General Topics

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Tips and How-To

Troubleshooting

test-reliability

The test-reliability command writes one or more patterns to the drive, then reads back and verifies the data, all in the most efficient multi-threaded way.

If a drive problem is suspected, test-reliability is a good way to check it out. However, large drives can take a day or two to test thoroughly with multiple patterns, so you’ll need patience. Also, drives that have serious hardware problems may just hang and lock the system—but that in itself is useful to see.

Running DiskTester test-reliability

Using DiskTester.app, choose Test Reliability. Suitable defaults are chosen. You can exercise more control using the command line.

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DiskTester test-reliability

Command line usage

The command line allows greater control. Please use disktester help read-files for details on the available options. In general, there is little reason to use the command line.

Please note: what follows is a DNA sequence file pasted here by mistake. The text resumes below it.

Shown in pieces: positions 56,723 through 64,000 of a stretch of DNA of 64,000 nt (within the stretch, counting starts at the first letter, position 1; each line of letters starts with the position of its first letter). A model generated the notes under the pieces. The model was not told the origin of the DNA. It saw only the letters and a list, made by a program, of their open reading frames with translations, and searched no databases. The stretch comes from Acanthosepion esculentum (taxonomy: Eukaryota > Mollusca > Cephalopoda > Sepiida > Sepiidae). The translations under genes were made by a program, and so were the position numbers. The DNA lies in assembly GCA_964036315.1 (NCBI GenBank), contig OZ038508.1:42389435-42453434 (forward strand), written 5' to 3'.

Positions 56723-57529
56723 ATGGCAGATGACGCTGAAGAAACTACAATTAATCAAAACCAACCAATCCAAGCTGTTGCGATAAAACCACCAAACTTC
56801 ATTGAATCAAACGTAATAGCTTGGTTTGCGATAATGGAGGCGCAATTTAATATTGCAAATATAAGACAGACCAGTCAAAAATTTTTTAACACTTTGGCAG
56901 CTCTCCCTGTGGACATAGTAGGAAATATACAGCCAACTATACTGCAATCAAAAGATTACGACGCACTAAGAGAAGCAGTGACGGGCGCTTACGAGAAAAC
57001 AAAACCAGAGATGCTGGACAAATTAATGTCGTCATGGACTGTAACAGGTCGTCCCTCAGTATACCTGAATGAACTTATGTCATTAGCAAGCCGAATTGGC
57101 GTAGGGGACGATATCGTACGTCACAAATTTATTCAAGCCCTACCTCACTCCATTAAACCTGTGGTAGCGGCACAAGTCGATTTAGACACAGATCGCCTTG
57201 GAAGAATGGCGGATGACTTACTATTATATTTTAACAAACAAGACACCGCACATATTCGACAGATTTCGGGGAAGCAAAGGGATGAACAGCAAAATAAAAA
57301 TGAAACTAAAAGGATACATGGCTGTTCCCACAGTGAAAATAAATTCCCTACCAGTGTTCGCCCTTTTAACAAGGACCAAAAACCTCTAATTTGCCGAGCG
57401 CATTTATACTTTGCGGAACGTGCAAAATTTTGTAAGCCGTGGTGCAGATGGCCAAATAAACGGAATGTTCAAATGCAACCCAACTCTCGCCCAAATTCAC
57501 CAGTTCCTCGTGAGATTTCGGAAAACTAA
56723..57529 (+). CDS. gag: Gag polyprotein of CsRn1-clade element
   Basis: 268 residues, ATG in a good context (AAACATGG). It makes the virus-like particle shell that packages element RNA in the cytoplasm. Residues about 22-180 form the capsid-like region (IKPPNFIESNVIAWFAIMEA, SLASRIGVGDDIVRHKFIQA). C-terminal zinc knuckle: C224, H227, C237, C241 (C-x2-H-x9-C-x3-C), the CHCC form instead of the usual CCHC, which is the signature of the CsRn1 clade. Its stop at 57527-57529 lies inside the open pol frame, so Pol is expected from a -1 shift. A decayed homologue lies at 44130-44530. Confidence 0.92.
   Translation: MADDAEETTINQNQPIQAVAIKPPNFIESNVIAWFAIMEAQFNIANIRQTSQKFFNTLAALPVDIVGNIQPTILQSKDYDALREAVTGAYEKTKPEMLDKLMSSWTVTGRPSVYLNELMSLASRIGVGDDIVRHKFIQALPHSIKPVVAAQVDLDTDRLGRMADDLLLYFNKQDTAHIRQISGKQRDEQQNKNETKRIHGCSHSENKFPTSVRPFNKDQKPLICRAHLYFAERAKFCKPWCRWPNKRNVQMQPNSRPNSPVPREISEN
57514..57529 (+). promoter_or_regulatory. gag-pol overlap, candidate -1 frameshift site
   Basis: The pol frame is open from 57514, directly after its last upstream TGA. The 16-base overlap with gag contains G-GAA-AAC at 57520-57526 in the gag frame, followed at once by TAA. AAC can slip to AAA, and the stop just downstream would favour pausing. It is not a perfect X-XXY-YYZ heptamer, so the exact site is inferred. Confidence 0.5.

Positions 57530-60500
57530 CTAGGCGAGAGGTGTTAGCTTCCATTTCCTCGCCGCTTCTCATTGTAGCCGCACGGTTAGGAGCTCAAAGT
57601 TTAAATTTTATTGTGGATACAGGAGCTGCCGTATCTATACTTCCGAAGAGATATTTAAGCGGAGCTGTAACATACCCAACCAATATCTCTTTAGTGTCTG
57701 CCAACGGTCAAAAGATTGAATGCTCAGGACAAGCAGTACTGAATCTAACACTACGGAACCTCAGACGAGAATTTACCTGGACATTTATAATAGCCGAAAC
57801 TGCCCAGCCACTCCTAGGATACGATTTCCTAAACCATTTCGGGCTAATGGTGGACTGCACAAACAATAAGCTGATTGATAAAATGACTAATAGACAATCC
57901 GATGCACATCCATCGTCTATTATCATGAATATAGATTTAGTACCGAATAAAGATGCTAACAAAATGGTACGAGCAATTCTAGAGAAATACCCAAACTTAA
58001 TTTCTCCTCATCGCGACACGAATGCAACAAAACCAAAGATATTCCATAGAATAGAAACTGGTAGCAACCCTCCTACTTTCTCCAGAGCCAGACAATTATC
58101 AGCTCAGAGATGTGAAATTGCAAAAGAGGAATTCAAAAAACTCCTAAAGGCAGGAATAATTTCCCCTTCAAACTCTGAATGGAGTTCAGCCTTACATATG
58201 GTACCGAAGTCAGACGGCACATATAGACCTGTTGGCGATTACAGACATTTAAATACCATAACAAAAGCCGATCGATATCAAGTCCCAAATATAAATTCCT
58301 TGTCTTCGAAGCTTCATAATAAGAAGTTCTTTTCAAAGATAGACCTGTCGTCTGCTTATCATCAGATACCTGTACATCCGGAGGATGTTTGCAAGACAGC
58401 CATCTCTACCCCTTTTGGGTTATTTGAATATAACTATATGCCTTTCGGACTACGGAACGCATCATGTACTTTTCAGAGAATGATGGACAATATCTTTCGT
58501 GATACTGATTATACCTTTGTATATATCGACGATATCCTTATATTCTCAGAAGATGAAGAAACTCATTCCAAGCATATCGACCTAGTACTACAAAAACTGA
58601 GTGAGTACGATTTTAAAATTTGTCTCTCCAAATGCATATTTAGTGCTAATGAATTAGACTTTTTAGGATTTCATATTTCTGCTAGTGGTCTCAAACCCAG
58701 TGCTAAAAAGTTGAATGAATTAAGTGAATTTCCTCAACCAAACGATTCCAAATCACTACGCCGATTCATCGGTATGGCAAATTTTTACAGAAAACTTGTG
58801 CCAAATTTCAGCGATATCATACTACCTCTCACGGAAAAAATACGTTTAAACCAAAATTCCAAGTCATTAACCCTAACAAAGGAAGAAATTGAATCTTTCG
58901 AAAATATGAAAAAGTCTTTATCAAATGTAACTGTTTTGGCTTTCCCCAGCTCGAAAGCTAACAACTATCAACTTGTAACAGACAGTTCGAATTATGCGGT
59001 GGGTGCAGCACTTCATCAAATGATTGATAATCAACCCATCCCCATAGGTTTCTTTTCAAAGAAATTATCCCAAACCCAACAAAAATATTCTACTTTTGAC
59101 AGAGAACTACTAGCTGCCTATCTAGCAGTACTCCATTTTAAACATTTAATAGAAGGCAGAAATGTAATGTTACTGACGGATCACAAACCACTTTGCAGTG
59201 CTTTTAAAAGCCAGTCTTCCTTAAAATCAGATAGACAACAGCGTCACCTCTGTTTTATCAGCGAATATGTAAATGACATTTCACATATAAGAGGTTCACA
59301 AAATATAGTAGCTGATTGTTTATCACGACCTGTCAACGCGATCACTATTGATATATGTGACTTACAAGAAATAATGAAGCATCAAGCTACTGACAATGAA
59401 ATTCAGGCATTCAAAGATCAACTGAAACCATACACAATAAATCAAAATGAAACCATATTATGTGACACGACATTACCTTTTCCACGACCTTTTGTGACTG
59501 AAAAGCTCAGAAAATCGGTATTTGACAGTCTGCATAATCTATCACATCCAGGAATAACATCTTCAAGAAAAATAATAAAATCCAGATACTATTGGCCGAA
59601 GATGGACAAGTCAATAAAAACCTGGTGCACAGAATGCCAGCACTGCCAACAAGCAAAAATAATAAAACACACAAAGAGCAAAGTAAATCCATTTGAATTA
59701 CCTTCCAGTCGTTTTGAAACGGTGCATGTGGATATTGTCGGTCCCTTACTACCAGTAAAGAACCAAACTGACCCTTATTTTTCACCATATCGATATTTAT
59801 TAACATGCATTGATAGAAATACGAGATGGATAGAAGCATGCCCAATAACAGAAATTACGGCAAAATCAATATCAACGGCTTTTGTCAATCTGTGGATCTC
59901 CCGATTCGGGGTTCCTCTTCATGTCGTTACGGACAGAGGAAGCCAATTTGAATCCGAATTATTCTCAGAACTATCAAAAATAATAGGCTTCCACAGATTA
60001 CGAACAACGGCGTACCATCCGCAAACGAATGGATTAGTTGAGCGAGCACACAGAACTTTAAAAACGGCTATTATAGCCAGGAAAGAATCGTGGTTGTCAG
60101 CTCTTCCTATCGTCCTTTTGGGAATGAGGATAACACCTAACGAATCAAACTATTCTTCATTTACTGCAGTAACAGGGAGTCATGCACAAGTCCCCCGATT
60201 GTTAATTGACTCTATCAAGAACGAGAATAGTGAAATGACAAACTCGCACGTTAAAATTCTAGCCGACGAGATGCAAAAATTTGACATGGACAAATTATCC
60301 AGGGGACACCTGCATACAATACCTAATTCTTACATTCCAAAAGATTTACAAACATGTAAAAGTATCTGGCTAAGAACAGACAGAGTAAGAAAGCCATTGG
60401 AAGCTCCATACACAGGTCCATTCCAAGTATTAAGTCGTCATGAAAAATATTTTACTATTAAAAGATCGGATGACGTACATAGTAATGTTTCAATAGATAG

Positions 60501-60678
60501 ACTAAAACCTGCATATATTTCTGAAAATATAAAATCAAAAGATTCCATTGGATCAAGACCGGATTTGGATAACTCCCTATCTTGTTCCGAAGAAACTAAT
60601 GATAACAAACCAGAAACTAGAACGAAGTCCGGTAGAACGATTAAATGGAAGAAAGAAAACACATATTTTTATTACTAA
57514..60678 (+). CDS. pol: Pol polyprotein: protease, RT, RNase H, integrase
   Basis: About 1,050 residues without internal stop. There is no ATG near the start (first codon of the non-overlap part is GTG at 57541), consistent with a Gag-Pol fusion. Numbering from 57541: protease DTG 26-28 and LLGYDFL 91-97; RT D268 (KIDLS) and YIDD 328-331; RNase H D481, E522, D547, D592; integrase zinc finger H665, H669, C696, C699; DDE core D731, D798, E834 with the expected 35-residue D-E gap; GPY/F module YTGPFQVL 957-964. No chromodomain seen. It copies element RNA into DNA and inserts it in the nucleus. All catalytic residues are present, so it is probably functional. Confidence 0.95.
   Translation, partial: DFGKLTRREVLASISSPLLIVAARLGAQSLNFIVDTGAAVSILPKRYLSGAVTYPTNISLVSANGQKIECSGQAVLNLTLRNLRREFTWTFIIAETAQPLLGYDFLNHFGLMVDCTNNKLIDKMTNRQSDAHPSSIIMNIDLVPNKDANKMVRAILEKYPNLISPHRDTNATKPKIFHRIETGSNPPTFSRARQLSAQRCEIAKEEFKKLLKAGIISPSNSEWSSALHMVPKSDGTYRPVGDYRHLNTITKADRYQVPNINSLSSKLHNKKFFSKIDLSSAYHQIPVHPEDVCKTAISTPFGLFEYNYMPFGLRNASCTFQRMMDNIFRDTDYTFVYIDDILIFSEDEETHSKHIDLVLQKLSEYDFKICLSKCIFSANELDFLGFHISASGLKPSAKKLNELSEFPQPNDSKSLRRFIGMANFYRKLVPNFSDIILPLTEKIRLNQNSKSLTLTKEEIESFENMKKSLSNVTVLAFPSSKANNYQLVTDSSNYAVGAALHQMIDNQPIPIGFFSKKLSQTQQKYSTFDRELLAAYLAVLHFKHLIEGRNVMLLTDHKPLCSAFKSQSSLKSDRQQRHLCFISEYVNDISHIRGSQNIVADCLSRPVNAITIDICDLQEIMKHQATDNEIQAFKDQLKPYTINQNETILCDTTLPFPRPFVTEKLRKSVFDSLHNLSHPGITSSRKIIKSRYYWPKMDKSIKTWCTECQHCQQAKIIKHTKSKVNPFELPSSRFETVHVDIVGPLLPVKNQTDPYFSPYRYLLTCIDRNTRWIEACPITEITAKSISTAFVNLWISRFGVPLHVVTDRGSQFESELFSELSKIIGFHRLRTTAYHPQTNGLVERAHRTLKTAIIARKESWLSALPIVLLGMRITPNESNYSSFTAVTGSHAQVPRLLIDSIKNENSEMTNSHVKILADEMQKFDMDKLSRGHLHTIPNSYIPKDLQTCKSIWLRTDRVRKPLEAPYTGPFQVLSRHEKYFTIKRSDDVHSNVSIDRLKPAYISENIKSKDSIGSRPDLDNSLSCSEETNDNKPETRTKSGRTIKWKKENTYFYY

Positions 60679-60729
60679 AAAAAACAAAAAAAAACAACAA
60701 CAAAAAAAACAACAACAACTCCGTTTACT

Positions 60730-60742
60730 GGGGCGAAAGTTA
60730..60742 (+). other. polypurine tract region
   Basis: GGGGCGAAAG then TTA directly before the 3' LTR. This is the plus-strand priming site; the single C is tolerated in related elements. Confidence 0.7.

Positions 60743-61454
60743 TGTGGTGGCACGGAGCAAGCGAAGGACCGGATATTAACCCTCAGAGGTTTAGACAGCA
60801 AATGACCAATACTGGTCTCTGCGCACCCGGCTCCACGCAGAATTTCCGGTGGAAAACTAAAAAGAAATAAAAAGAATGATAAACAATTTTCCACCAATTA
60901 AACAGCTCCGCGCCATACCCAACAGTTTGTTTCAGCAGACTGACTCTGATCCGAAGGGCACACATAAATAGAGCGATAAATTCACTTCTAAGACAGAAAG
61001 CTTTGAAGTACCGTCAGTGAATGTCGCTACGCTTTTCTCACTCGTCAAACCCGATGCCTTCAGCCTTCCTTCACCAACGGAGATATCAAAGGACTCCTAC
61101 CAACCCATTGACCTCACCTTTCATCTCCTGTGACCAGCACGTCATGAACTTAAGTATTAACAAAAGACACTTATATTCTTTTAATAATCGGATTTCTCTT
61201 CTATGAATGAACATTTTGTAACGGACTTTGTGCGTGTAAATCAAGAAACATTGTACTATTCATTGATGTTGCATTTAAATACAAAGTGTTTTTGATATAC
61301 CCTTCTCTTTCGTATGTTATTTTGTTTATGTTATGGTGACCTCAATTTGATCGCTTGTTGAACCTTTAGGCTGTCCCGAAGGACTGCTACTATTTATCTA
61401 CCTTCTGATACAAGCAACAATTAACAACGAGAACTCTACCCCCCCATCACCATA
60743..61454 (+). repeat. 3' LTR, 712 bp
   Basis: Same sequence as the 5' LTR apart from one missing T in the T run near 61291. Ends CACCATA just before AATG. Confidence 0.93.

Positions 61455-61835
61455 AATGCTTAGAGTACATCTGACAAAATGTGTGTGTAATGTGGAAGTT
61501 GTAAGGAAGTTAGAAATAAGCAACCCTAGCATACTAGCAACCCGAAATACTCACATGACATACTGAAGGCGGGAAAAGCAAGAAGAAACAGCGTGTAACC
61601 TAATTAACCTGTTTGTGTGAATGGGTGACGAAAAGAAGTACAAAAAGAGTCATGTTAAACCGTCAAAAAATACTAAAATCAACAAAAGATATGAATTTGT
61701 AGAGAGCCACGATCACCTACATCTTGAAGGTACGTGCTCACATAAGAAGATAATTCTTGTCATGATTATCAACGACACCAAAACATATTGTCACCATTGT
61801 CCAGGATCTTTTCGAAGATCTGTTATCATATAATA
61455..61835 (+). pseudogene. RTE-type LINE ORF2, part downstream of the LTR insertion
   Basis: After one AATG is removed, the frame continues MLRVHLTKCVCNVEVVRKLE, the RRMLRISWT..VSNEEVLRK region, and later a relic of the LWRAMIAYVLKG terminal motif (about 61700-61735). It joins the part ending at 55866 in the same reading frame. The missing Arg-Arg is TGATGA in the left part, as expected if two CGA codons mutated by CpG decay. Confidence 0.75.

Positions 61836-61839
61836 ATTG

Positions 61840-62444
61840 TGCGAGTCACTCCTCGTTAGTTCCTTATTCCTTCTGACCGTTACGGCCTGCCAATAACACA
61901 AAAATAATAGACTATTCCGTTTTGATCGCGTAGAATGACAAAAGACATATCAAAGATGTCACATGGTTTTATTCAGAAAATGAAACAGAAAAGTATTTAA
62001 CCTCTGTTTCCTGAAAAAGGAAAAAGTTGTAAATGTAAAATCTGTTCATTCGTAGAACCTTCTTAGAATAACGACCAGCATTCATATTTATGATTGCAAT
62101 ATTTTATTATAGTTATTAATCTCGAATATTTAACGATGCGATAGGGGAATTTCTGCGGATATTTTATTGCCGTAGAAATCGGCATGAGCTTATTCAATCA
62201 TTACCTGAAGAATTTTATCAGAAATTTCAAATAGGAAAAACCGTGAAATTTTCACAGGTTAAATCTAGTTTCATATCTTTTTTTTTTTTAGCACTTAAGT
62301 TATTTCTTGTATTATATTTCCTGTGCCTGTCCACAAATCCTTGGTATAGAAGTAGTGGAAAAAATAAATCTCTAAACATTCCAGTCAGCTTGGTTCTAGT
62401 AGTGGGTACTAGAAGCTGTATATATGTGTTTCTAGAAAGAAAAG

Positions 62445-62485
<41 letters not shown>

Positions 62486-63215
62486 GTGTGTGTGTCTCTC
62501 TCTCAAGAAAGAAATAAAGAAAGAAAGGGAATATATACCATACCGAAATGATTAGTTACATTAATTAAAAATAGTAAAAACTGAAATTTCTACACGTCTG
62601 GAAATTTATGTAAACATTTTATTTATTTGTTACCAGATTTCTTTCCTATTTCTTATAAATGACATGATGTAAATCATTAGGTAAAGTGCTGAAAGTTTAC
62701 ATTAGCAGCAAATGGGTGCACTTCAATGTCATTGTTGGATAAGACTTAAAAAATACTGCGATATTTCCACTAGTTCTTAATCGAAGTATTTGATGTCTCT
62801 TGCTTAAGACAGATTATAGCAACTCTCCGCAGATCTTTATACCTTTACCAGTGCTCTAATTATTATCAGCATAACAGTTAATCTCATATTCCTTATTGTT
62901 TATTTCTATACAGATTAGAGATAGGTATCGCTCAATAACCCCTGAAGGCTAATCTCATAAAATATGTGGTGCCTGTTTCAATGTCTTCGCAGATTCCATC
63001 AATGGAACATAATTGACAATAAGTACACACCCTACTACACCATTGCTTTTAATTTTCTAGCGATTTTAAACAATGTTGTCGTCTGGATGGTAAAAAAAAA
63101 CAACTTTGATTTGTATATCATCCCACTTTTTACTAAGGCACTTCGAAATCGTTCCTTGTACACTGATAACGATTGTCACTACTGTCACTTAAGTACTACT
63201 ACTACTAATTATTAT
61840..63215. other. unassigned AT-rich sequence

test-reliability
    [--iterations|-i <count>]                               "1"
    [--xfer|-x <size[K|M|G|T]>]                             "4M"
    [--test-size|-t <size[K|M|G|T]|max>]                    "max"
    [--pattern|-p <0|1|01|10|dual|triple|all|randomblock|<any>>] "dual"
    <volume-name>

Examples

Various command line possibilities. “BadBoy” is the volume name.

disktester test-reliability --xfer 8M BadBoy
disktester test-reliability --pattern dual BadBoy
disktester test-reliability --pattern triple BadBoy
disktester test-reliability --pattern all BadBoy
disktester test-reliability --pattern randomblock BadBoy
disktester test-reliability --pattern 0 BadBoy
disktester test-reliability --pattern 1 BadBoy
disktester test-reliability --pattern 0xDEADBEEF BadBoy

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